Last night I went to see “The Imitation Game”, the film about Alan Turing and the Bletchley code-breakers. It was OK in a sort of “Foyle’s War” way, but I wonder whether the reviewers were a little dazzled by the Cumberbatch reputation so that they did not see the weaknesses of the film. The story of the code-breakers is well-known now, and it is truly extraordinary. By 1945, we were reading German messages more quickly than the German recipients were reading them. The Turing breakthrough of using a machine to cut through all the options of Enigma was clearly vital, but the achievements of Bletchley were a team effort by a vast army of service people, administrators, mathematicians and other academics, many of them women. I guess it is good for the drama to have a few people – usually arguing and occasionally punching each other in a very un-English, very un-1940s sort of way – because group work is not very cinematic. But still …
The film had a few easily eliminated anachronisms. I’m not talking about the right vintage of buses or trains (though there were no King George V class battleships in 1939), nor the claim that the real Joan Clarke wasn’t as pretty as Keira Knightley (who bloody is ?), as much as the dialogue. The use of the word “smart” rather than “clever” is American, and is even now not used a lot in UK conversation except in technology applications. Did Turing ever use the word ‘digital computer’ ? In passing, the programmable computer was built by one of his colleagues, a Post Office engineer called Tommy Flowers. The practice of throwing arms around another man in joy is (see above) not very British, and not very upper-class 1940s. To describe Turing’s hormone treatment in the 1950s as ‘government-mandated’ is a stretch (the court offered it to him as a way of avoiding imprisonment for indecency. Crap, but not a government plot). The end credits, which spoke of Turing being regarded with ‘honor’ (rather than honour) maybe gives a clue to the crudeness of the storylines that does not need to be expertly decrypted.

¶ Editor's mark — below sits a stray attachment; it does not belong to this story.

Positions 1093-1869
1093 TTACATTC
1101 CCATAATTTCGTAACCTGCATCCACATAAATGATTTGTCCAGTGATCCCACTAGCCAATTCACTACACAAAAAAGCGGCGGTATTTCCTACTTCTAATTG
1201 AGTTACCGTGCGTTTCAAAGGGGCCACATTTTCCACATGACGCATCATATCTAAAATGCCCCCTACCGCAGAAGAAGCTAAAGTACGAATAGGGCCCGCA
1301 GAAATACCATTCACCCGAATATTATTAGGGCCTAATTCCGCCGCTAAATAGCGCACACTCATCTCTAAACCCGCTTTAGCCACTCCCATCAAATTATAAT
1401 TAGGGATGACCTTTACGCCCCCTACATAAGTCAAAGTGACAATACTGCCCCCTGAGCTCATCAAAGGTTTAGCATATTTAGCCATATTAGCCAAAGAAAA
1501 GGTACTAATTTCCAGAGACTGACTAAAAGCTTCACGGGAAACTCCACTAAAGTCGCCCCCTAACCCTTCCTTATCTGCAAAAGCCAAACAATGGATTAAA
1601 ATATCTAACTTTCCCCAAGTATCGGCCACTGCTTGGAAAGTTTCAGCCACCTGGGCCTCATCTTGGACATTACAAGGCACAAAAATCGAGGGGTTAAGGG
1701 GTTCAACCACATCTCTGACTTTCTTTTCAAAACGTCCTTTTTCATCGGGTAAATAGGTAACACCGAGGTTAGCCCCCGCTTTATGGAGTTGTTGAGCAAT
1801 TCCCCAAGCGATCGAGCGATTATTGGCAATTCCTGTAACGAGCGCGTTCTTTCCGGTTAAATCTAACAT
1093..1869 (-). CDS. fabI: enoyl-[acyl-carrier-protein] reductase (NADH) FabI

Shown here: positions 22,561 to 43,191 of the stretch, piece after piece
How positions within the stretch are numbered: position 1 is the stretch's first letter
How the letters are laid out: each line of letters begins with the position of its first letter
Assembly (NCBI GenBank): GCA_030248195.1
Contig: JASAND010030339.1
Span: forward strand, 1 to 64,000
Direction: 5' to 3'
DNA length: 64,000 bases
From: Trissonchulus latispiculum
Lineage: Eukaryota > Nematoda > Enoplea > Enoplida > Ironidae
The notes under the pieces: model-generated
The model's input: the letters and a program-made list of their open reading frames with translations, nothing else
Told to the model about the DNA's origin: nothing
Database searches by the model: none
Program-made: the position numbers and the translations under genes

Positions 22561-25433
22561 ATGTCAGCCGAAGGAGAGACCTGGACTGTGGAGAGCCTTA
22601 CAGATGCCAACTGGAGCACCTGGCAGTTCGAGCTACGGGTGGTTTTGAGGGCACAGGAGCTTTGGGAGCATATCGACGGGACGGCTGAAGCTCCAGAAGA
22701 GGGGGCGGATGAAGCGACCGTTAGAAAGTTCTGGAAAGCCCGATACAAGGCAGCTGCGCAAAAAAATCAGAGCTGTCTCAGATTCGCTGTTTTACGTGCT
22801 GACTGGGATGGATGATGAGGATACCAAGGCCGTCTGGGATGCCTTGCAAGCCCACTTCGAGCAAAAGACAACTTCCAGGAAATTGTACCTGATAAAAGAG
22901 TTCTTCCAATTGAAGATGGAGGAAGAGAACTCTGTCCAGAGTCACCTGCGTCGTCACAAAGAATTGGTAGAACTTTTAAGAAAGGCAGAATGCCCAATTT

I’m not sure if there were any other historical inaccuracies in the film, but the emphasis on the Battle of the Atlantic missed the other uses of Ultra – outstandingly El Alamein (which was not mentioned, though Stalingrad was – eh ?). There was indeed a dilemma about how much of the information could be used before the Germans knew we were reading their codes, but (unlike in the film) convoys were routinely steered away from U-boat packs. And the soap opera scene when one code-breaker’s brother was on a ship being knowingly sent into danger was, well, soap opera. And whilst the accusation that the film skated over Turing’s sexuality – it did not – Turing’s homosexuality was treated in a way that was so restrained and dignified that it missed the real anguish that must have been there.
So, go to the film if you want a well-acted drama with great sets and costumes, but not if you want more insight into the Ultra puzzle. Or, I suspect, the real world Alan Turing.
Footnote. One argument against conspiracy theory asks whether it is plausible that vast numbers of people can keep a secret (about 9/11, or the moon landings etc.) without it ever leaking out. I don’t know of a single justified conspiracy theory (do you ?), but this particular rebuttal is weaker now we know that thousands – literally thousands – of people kept the Ultra secret for twenty or thirty years (from 1945 till the publication of F.W. Winterbotham’s “The Ultra Secret” in 1974).